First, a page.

Curated by He Guiyan
Concept and Narrative: Zong Ning’s Photography
The conceptualization of photography, or the emergence of conceptual photography in China, took place in the mid to late 1990s. The creative paths that artists took to bring concept into their photographs were very diverse. Some began with the body, while others dressed up as different characters or directly engaged with performance art. In terms of creative methods and aesthetic orientations, some artists emphasized collage and appropriation, and the aesthetics and values orientations focus on flirtation, irony and parody. Conceptual photography at that time was a correction of the established realist creative direction and the rejection of the classic modernist discourse. It drew on influences from post-modernism and other cultures more consciously. Zong Ning’s works place great emphasis on conceptual expression, as well as its connection with the context of Chinese contemporary art. In terms of the experimentation of his language, the diversity of the mediums he employs, and the expression of his personal artistic style, Zong Ning’s work is inherently consistent with the avant-garde stance that Chinese conceptual photography has pursued since the 1990s.
Zong Ning’s recent works generally engage with three kinds of imagery. The first is women. Most of these women are nude, and for the artist, the body and gender are the fundamental themes in the work. These women are not the only subjects of the pictures; they have been placed in a specific environment or narrative, or they may be acting out an absurd play with other people. Zong Ning is not intended to express aesthetic value or engage with issues of identity and class, but to focuses on desire and the male imagination. Animals, such as dragons, tigers, and eagles are another motif in his work, often appearing as evil, mysterious figures. Iconologically, these creatures can be traced back to the myths of remote antiquity, and some even have their prototypes in The Classic of the Mountains and Seas. They are often half-gods, half-animals, which sometimes have ferocious features, or appear with tree monsters and demons. The third is the various scenes that appear in these works, jungles, courtyards, mountain temples, boulders, various traditional buildings, which are at once ancient and yet in an atmosphere of mystery, strangeness and even a certain absurdity. In fact, these three subject matters are not completely separate, and most of time, Zong Ning combines them all together. Going beyond these themes, the artist intends to emphasize the narrative of the works. Zong Ning's emphasis on scene is essentially a desire to construct a theatre with a local, oriental cultural flavour. Of course, some of his works are more powerful when they are based on a series of Chinese folk tales. In other words, telling a story, the way in which the story is told, and the orientalized theater all highlight the locality behind the narrativity. However, in Zong Ning’s work, the narrative is not linear and there is no one center, for, ancient and modern, myth and imagination, body and desire, the everyday and the absurd, the bizarre and the strange, the grotesque and the ironic all seem to merge together to create a powerful tension. At the same time, the combination of multiple media and techniques, such as ink, painting, collage, play, performance and video, further strengthens the visual tension and provides more space for the narrative to unfold.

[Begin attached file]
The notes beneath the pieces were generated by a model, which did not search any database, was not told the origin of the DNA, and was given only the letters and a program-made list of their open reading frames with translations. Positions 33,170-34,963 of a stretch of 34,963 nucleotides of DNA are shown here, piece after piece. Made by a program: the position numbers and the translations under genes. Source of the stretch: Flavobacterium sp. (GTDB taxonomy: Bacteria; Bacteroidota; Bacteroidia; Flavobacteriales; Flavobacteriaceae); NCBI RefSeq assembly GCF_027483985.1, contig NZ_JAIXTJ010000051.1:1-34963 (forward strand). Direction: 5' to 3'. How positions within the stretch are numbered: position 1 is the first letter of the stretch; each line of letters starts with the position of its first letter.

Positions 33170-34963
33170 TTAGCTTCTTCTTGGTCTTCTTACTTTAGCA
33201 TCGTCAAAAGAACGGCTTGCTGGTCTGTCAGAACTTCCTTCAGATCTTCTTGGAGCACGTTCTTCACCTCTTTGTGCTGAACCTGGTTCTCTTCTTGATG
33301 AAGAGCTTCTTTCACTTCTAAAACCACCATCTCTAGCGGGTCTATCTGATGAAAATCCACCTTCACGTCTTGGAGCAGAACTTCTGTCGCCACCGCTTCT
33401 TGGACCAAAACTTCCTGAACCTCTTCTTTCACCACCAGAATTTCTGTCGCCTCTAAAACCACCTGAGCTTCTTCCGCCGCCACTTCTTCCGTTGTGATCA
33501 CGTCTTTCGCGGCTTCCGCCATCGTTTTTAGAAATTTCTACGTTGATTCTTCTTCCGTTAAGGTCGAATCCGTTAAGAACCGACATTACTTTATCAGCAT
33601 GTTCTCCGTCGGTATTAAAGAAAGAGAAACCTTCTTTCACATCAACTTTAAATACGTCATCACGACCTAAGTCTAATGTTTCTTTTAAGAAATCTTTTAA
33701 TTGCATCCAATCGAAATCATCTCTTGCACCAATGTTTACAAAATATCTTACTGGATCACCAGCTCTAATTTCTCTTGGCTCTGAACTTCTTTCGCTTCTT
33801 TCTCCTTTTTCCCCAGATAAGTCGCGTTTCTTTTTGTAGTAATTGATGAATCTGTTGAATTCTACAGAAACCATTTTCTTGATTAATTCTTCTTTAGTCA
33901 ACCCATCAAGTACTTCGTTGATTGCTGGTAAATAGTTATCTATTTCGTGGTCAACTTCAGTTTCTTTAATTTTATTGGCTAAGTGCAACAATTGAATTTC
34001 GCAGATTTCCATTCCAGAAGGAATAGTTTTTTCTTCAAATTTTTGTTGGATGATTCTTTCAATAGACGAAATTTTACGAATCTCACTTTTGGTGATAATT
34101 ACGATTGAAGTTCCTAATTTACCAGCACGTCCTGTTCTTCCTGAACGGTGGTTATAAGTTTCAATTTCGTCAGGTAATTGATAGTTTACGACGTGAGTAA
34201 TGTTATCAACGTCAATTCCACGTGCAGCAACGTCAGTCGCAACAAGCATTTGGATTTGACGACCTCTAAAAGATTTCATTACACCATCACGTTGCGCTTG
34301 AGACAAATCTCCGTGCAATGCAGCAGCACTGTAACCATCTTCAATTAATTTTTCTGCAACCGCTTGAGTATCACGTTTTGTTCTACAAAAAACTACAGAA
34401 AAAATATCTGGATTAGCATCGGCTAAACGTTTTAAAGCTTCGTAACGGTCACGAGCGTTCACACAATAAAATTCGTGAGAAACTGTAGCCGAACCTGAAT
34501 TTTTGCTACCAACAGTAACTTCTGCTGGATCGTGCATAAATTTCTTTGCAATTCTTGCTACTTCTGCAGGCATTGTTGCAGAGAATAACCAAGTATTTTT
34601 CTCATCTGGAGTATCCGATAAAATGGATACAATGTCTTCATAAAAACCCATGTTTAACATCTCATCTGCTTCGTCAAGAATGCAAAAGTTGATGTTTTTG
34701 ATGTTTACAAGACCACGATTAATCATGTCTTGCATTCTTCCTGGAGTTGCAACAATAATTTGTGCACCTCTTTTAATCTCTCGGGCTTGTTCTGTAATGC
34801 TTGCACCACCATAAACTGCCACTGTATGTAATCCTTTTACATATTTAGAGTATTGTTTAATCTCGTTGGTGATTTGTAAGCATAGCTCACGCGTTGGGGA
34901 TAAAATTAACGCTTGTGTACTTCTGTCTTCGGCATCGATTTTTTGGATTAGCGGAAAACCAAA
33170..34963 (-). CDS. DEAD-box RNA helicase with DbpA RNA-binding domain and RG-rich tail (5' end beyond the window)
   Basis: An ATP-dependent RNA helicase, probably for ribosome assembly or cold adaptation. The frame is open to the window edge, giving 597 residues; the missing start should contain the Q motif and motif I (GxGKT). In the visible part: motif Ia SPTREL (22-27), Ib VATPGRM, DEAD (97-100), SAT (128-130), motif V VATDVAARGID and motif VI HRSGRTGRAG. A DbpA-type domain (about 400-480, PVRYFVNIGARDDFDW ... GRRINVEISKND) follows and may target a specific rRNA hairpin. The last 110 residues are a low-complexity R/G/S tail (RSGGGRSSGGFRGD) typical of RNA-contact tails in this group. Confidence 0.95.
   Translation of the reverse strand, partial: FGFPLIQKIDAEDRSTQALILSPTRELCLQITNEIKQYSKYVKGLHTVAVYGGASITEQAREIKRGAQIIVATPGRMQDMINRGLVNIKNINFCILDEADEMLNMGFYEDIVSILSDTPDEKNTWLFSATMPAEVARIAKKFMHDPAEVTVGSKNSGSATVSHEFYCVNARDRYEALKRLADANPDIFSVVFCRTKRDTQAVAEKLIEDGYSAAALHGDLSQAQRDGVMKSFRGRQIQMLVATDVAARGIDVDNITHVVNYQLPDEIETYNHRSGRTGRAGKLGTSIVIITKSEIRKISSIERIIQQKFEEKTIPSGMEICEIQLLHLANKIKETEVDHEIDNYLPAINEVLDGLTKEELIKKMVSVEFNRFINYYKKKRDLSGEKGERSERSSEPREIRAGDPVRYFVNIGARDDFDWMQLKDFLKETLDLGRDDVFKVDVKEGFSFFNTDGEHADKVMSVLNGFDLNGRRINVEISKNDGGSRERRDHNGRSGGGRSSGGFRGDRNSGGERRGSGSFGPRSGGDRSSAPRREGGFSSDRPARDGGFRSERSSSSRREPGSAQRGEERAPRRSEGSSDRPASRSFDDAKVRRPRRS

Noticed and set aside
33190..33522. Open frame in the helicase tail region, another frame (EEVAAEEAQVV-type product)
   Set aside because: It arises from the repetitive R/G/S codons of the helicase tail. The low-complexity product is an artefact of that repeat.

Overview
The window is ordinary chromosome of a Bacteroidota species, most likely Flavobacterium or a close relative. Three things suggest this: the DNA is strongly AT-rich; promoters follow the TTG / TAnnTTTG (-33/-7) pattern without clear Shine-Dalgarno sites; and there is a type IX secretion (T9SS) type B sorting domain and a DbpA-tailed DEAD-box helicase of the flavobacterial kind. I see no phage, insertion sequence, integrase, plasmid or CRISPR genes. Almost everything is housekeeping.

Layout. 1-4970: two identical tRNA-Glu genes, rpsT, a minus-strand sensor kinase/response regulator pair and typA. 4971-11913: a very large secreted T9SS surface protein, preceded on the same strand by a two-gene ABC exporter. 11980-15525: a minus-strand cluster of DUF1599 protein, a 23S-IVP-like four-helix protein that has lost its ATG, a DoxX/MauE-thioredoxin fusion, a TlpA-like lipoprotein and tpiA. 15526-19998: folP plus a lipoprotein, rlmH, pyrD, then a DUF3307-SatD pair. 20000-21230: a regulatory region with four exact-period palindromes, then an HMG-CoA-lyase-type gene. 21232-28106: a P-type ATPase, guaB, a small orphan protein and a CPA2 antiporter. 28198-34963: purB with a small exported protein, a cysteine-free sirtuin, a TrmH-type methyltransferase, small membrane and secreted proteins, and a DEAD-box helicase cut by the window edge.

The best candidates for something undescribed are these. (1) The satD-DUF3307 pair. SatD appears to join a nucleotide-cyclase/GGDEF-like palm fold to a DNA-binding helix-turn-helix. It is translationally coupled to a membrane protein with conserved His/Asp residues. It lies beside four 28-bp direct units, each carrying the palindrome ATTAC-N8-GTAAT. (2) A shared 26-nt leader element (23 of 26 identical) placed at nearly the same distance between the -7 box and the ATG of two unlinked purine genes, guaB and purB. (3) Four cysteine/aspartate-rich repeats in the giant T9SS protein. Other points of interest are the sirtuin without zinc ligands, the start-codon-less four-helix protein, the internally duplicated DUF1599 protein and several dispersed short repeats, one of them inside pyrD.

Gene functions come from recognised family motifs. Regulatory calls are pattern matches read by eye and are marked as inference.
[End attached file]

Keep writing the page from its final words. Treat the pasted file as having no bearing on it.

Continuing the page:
By He Guiyan
Artist: ZONG NING
Zong Ning, an ethnic Mongolian, was born in 1984 in Inner Mongolia. He graduated from the Photography Department at the Central Academy of Fine Arts in 2007, and he currently lives and works in Beijing.
He has held solo exhibitions at Yang Gallery, Cipa Gallery, and the Herzliya Museum of Contemporary Art. He has won photography prizes including the Gold Medal at the First Changjiang Photography & Video Biennale. His works have been collected by public institutions such as the White Rabbit Gallery, the Blue Mountain Contemporary Art Foundation, the Lishui Photography Museum, and the Chengdu Contemporary Image Museum.
Curator: HE GUIYAN
Critic and art curator.
Born in Shehong of Sichuan Province in 1976. Graduated from Department of the Art History, Sichuan Fine Arts Institute in 2003 with a master degree. Graduated from School of the Humanities, China Central Academy of Fine Arts in 2009 with a doctor degree.
He is currently a professor of School of Arts and Humanities in Sichuan Fine Arts Institute. Director of Art Museum of Sichuan Fine Arts Institute. Director of the Contemporary School of Arts in Sichuan Fine Arts Institute. Master tutor. Academic Member of the China Annual Art Critics Assembly. Member of the Curators Committee in China Artists Association. Member of China Artists Association. Member of the China Sculpture Institute. Deputy Director of Chongqing Sculpture Institute.
He has published and authored 17 books. He has published more than 60 papers (above 400 thousand words) on domestic learned periodicals, such as Arts Criticism, Literature & Art Studies, Art Research and Art China. He has curated dozens of contemporary art exhibitions and biennials. He was nominated as the Outstanding Curator of the Year by the 2007 Annual Meeting of Chinese Art Critics.
Zong Ning, Furuncle, 2019. Hahnemühle Photo Rag Baryta, 330cm x 150cm. Courtesy of the artist.
Zong Ning, BanLa Mountain, 2018. Hahnemühle Photo Rag Baryta,180cm x 105cm. Courtesy of the artist.
Zong Ning, Six-act Play, 2020. Hahnemühle Photo Rag Baryta, 645cm x 320cm. Courtesy of the artist.